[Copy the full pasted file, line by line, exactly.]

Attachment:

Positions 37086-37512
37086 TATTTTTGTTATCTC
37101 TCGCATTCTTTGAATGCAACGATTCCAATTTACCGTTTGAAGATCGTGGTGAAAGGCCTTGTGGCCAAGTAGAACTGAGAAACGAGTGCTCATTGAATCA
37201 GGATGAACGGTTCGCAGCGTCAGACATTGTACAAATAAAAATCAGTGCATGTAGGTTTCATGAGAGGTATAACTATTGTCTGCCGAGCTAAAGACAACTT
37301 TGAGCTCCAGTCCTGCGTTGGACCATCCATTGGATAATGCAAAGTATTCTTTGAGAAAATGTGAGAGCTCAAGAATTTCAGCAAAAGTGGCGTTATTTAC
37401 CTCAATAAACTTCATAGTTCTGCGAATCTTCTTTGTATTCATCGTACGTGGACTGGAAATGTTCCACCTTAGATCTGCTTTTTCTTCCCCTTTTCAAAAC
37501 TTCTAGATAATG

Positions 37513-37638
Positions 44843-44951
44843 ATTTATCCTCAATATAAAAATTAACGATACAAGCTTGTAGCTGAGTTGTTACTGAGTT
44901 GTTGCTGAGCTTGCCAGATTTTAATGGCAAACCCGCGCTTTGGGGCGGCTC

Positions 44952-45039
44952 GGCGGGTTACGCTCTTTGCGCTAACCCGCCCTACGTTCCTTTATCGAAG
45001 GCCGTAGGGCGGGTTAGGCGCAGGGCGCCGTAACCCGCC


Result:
Positions 37086-37512
37086 TATTTTTGTTATCTC
37101 TCGCATTCTTTGAATGCAACGATTCCAATTTACCGTTTGAAGATCGTGGTGAAAGGCCTTGTGGCCAAGTAGAACTGAGAAACGAGTGCTCATTGAATCA
37201 GGATGAACGGTTCGCAGCGTCAGACATTGTACAAATAAAAATCAGTGCATGTAGGTTTCATGAGAGGTATAACTATTGTCTGCCGAGCTAAAGACAACTT
37301 TGAGCTCCAGTCCTGCGTTGGACCATCCATTGGATAATGCAAAGTATTCTTTGAGAAAATGTGAGAGCTCAAGAATTTCAGCAAAAGTGGCGTTATTTAC
37401 CTCAATAAACTTCATAGTTCTGCGAATCTTCTTTGTATTCATCGTACGTGGACTGGAAATGTTCCACCTTAGATCTGCTTTTTCTTCCCCTTTTCAAAAC
37501 TTCTAGATAATG

Positions 37513-37638
Positions 44843-44951
44843 ATTTATCCTCAATATAAAAATTAACGATACAAGCTTGTAGCTGAGTTGTTACTGAGTT
44901 GTTGCTGAGCTTGCCAGATTTTAATGGCAAACCCGCGCTTTGGGGCGGCTC

Positions 44952-45039
44952 GGCGGGTTACGCTCTTTGCGCTAACCCGCCCTACGTTCCTTTATCGAAG
45001 GCCGTAGGGCGGGTTAGGCGCAGGGCGCCGTAACCCGCC